Editor’s note: David A.Andelman, CNN contributor, two-time Deadline Club Award winner, Knight of the French Legion of Honor, author of “A Red Line in the Sand: Diplomacy, Strategy, and the History of Wars That Might Still Happen” and blogs at Andelman Unleashed. He was previously correspondent for The New York Times and CBS News in Europe and Asia. The opinions expressed in this commentary are his own. See more opinions on CNN.
Russian President Vladimir Putin is doing his best to achieve two immediate goals. The goal of the West must be to stop it.
First, he seeks to distract his nation from the blinding evidence that he is losing heavily on the battlefield and utterly failing to achieve even the drastically reduced goals of his invasion.
Secondly and simultaneously, Putin is desperate to buy time – hoping that the political clock and the onset of winter in Europe will sap the will and energies of the Western powers that have all but gutted his military-industrial machine and destroyed power. army of Russia.
Both sides – Russia and Ukraine with its Western backers – are doing their best to tighten the screws ahead of a winter that could finally decide who will win the most titanic clash of forces in Europe since World War II. It’s worth taking a deep look at what’s at stake right now.
Europe’s energy concerns
First, there is the West and its ability to continue supplying the Ukrainian war machine that has proven so effective in this David vs. Goliath battle.
This ability to continue depends on a host of variables – from the availability of critical and affordable energy supplies for the coming winter, to the popular will of a wide range of nations with often conflicting priorities.
In the early hours of Friday in Brussels, the powers of the European Union agreed on a roadmap to control energy prices that have soared in the wake of Russian import embargoes and the Kremlin cutting natural gas supplies on a whim.
These include a emergency stopper on Europe’s gas trading hub – the Dutch Title Transfer Facility – and allowing EU gas companies to create a cartel to buy gas on the international market.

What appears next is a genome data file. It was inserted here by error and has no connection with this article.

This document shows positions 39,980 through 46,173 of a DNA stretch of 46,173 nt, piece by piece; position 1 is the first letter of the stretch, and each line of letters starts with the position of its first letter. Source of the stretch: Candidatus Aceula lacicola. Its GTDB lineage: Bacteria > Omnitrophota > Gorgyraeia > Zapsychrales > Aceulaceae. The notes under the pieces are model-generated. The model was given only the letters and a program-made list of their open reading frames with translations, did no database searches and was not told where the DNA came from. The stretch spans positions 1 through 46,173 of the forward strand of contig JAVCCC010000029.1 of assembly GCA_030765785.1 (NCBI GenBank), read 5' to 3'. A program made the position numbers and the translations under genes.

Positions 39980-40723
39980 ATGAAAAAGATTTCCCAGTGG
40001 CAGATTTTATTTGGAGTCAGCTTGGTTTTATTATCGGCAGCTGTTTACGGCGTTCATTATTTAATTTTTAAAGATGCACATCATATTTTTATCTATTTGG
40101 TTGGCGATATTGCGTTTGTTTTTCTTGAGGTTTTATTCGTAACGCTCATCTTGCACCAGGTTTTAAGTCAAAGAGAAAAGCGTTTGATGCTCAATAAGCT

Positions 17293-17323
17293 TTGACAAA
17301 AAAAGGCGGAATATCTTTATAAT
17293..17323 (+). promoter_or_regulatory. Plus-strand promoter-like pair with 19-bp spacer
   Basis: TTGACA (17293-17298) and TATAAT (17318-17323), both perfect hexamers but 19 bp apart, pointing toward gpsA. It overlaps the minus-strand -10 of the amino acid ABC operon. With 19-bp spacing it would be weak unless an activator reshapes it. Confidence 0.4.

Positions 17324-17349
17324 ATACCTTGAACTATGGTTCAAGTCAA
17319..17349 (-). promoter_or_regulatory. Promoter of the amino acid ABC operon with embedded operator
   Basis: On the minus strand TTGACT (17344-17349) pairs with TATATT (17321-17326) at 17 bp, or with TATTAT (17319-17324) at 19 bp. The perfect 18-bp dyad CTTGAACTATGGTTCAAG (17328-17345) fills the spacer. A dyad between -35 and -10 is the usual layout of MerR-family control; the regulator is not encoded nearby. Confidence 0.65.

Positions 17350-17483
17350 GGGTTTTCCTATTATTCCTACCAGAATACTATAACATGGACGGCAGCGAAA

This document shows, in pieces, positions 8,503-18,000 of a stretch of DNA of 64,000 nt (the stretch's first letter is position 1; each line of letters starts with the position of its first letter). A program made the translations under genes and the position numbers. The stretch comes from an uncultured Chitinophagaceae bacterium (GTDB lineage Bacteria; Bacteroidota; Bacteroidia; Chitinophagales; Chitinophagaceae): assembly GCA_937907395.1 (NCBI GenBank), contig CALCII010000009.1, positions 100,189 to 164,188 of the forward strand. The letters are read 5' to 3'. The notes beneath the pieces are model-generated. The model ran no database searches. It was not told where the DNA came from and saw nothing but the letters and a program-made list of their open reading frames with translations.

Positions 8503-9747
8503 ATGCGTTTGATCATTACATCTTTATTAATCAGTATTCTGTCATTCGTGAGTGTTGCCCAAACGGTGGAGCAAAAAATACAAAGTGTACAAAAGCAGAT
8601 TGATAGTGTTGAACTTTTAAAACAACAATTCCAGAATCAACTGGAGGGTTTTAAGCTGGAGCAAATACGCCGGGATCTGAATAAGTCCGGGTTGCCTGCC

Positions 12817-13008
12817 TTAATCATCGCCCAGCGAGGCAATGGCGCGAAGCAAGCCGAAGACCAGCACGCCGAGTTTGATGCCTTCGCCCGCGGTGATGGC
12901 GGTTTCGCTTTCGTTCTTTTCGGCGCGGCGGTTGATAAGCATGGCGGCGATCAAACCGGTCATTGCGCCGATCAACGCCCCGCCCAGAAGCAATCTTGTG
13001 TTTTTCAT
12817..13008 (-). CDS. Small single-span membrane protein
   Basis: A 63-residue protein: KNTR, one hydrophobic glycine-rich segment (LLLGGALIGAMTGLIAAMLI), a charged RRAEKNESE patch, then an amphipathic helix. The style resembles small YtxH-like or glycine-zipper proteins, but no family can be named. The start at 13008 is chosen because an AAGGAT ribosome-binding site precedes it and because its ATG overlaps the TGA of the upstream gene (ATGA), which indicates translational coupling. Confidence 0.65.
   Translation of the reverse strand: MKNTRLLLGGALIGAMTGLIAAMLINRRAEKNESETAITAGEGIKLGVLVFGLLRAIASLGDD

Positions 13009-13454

As French President Emmanuel Macron became euphoric as he left the summit, which he described as having “maintained European unity”, he conceded there was only a “clear mandate” for the European Commission begins work on a gas cap mechanism.
Yet divisions remain, with Europe’s largest economy, Germany, skeptical of any price caps. Now energy ministers must work out the details with a Germany that fears such caps will encourage higher consumption – an added burden on tight supplies.
Putin’s Helpful Friends in Europe
These divisions are all part of Putin’s dearest dream. Multiple forces in Europe could prove essential for success from the Kremlin’s perspective, which amounts to the continent failing to agree on the essentials.
Germany and France are already at odds on many of these issues. Although in an effort to find a compromise, Macron and German Chancellor Olaf Scholz have scheduled a conference call for Wednesday.
And now a new government has taken power in Italy. Giorgia Meloni was sworn in as Italy’s first female prime minister on Saturday and tried to brush off her party’s post-fascist aura. Meanwhile, one of his far-right coalition partners expressed deep gratitude for Putin.
Silvio Berlusconi, himself a four-time Italian prime minister, was recorded at a rally of his party supporters happily describing the 20 bottles of vodka Putin sent him with ‘a very sweet letter’ on the occasion of his 86th birthday.
Berlusconi, in a secretly recorded audio tape, said he returned Putin’s gesture with bottles of Lambrusco wine, adding that “I knew him as a peaceful and sensible person”, in the LaPresse audio clip.
The other leader of Italy’s ruling coalition, Matteo Salvini, who was appointed deputy prime minister on Saturday, said during the campaign: “I wouldn’t want the sanctions [on Russia] do more harm to those who impose them than to those who are struck by them.
At the same time, Poland and Hungary, longtime ultra-right soulmates united against liberal EU policies that seemed calculated to reduce their influence, are now at odds over Ukraine. Poland was deeply offended by the pro-Putin sentiments of Hungarian populist leader Viktor Orban.
The limits of the American “blank check”